Farm Progress is part of the Informa Markets Division of Informa PLC

This site is operated by a business or businesses owned by Informa PLC and all copyright resides with them. Informa PLC's registered office is 5 Howick Place, London SW1P 1WG. Registered in England and Wales. Number 8860726.

Serving: IN

Life At the County Fair: When Did A Blue Ribbon Stop Meriting Praise?

Life At the County Fair: When Did A Blue Ribbon Stop Meriting Praise?
The kids worked hard and learned lessons, even if we didn't take home any purple banners at the county fair.

County fair time brings about numerous Facebook statuses about purple ribbons and banners. But for every kid out there that earns that coveted purple item there is a handful of kids who took just as much pride and put in just as many hours of work. Where are the proud parent status updates for those kids?

I speak from the perspective of a blue … but mostly red, white, yellow and green ribbon family. The first thing I told each kid before they started 4-H was we aren't in this for the purple banner, if that is the only thing you are doing this for, than you aren't in this for the right reason.

The color of the ribbon: Just because the color of the ribbon isn't purple doesn't mean kids shouldn't be proud of their work. The color of the ribbon is the judge's opinion that day. The memories, lessons learned and experiences are all yours.

Don't get me wrong, I encourage my kids to do their very best but just because it doesn't earn the purple doesn't mean it was a waste of time.

Related: County Fair Fever Shifts Into High Gear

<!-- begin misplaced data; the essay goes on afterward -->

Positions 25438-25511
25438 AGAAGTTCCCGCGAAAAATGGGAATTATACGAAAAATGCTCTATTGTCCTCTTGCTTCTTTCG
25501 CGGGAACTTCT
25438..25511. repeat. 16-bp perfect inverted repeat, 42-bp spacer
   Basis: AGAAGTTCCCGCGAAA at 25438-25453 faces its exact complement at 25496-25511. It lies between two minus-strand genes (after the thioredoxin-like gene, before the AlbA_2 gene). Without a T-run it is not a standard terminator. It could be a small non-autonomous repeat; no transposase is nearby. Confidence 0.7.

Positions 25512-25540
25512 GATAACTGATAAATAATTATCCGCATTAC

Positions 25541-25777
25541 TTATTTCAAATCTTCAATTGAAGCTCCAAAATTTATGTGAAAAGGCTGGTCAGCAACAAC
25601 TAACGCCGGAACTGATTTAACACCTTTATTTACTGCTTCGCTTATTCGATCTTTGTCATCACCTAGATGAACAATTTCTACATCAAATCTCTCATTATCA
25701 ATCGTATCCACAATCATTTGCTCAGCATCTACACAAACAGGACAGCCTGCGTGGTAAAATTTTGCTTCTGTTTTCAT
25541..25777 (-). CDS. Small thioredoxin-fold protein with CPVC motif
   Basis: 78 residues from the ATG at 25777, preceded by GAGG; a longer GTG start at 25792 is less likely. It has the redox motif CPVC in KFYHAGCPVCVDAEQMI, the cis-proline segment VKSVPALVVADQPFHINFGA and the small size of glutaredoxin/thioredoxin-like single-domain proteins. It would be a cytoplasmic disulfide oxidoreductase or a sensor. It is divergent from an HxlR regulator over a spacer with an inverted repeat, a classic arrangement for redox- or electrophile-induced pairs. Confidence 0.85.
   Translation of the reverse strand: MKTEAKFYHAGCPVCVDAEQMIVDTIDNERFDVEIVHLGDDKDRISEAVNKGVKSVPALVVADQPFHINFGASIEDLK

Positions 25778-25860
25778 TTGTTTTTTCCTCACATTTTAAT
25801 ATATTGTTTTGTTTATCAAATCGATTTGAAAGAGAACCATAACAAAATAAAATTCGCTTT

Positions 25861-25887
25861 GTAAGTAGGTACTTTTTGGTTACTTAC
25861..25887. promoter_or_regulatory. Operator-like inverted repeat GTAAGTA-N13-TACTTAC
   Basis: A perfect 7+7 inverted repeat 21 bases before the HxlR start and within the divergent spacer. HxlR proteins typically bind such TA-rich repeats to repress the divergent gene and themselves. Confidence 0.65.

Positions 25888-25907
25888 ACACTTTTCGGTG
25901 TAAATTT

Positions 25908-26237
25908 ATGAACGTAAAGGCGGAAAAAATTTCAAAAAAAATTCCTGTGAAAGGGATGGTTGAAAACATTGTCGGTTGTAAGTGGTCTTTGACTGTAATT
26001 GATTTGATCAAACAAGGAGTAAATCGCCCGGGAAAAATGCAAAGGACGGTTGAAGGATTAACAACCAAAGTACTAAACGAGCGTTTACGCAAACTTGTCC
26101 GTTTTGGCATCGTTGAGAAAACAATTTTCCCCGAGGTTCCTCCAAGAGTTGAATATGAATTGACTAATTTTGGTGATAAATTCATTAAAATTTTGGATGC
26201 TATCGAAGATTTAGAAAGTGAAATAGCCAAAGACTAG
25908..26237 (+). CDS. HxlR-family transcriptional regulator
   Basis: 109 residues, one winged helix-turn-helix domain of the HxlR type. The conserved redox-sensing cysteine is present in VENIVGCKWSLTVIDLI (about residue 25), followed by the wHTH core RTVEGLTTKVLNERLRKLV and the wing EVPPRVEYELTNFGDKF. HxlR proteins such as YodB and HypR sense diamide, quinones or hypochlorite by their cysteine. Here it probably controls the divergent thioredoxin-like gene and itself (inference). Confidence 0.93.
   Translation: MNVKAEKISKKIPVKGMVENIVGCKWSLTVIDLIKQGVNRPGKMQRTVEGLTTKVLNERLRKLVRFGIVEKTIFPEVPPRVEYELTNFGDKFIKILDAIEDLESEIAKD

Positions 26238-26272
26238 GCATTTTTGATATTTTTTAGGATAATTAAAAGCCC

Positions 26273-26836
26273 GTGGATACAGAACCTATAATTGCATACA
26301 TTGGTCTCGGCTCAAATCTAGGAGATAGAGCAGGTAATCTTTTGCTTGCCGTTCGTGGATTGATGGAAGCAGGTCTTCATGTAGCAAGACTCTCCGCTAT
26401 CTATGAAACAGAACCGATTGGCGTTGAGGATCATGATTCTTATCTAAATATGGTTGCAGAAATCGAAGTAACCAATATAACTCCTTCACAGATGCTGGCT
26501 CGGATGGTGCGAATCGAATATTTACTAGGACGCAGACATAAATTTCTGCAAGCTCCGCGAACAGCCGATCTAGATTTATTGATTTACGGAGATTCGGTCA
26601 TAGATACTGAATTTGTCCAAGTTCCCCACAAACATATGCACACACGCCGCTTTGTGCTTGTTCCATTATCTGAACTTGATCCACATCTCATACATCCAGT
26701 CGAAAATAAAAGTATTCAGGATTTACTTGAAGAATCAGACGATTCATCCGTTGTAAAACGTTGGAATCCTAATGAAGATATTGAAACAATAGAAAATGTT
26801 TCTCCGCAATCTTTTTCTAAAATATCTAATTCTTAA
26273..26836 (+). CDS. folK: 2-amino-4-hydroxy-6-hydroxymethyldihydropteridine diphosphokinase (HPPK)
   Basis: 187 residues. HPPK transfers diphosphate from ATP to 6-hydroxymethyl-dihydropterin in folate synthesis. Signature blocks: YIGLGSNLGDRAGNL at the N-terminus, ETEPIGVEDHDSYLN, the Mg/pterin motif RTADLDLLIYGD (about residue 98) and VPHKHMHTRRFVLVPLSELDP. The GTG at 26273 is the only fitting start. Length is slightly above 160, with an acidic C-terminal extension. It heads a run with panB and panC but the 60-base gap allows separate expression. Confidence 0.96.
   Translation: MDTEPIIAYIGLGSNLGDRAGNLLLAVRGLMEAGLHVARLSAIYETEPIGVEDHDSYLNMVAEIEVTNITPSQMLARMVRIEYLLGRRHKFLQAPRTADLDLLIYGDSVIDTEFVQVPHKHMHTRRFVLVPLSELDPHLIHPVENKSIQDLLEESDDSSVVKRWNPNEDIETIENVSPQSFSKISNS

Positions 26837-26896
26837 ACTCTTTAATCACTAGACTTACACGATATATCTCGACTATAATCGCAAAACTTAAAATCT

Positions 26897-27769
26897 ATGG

I sat in the cattle barn after the Wednesday evening steer show watching what felt like every other family in the barn hang their purple banners. We earned none. I was tired, feeling defeated, and hungry.

Chris and Cole took me to Chili's. It was off the fairgrounds and I ate a salad and drank two huge glasses of milk. That adjusted my attitude.

I returned to the cattle barn with a different perspective.

The two steers my son showed he watched be born. For a week every morning and every day, the second he got off the bus he would run out to the barn to check and see if they were born. He put the halter on them for the first time, he broke them.

The heifer our oldest showed spent two days living in our kitchen when she was less than a week old. At two days old, she was getting weaker and weaker only to realize she was blind from a vitamin deficiency and wasn't able to find her Mama's udder to nurse. Our daughter saw the heifer be born, help nurse her back to health, put the halter on her for the first time and broke her herself.

Related: 4-H: 10 Years, 28 Calves and a Lifetime of Memories

The steer our middle child took we wanted to leave at home. We weren't sure she had worked with it enough and he wasn't all that pretty. We took him anyway! He was one of our best behaved animals and the smile on her face when they got second in his class in the market steer show was more than worth it. She had seen him born, from a cow we have had for eight years, she had put the halter on him for the first time and broke him herself.

We had worked hard before and during the fair and I was going to be proud of every single ribbon my kids earned. We left the Johnson County fair with blue, red, yellow, white and green ribbons – and my kids earned every single one.

Follow along with Jennifer this week as she chronicles her time at the county fair:
Life at the County Fair: Jeans, Sweat and Restrooms without Air Conditioning
Life at the County Fair: Manure, Cow Hair an Uncomfortable Combination
Life at the County Fair: There Will Always Be Tears
Life at the County Fair: 6 Musings About Fair Week

The opinions of Jennifer Campbell are not necessarily those of Indiana Prairie Farmer or the Penton Farm Progress Group.

Hide comments


  • Allowed HTML tags: <em> <strong> <blockquote> <br> <p>

Plain text

  • No HTML tags allowed.
  • Web page addresses and e-mail addresses turn into links automatically.
  • Lines and paragraphs break automatically.